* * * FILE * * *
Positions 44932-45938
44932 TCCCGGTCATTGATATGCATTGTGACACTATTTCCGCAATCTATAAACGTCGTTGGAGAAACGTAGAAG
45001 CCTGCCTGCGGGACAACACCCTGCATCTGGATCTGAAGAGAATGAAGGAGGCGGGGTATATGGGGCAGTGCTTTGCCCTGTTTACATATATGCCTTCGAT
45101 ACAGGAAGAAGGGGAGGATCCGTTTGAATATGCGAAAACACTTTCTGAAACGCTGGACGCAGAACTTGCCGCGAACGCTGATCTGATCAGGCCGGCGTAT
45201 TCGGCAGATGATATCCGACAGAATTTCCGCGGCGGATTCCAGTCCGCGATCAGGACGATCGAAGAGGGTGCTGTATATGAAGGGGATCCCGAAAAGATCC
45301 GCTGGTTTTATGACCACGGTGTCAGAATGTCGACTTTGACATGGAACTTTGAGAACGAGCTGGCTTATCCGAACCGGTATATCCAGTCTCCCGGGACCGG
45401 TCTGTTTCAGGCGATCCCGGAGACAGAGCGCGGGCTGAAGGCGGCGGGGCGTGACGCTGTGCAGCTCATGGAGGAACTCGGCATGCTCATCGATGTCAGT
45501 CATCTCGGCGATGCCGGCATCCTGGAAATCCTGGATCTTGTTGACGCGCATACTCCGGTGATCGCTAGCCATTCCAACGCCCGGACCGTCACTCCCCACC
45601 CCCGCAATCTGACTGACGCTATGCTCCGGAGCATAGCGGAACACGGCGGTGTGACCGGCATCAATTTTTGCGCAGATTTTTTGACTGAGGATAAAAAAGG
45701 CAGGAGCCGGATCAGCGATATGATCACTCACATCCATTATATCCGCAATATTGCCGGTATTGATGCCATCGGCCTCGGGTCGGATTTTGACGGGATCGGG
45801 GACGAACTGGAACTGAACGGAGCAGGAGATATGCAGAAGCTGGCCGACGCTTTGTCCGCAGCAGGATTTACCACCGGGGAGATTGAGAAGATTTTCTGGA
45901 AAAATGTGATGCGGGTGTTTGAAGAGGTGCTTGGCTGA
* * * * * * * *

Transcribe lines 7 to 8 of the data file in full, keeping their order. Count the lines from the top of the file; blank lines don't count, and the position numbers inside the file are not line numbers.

45401 TCTGTTTCAGGCGATCCCGGAGACAGAGCGCGGGCTGAAGGCGGCGGGGCGTGACGCTGTGCAGCTCATGGAGGAACTCGGCATGCTCATCGATGTCAGT
45501 CATCTCGGCGATGCCGGCATCCTGGAAATCCTGGATCTTGTTGACGCGCATACTCCGGTGATCGCTAGCCATTCCAACGCCCGGACCGTCACTCCCCACC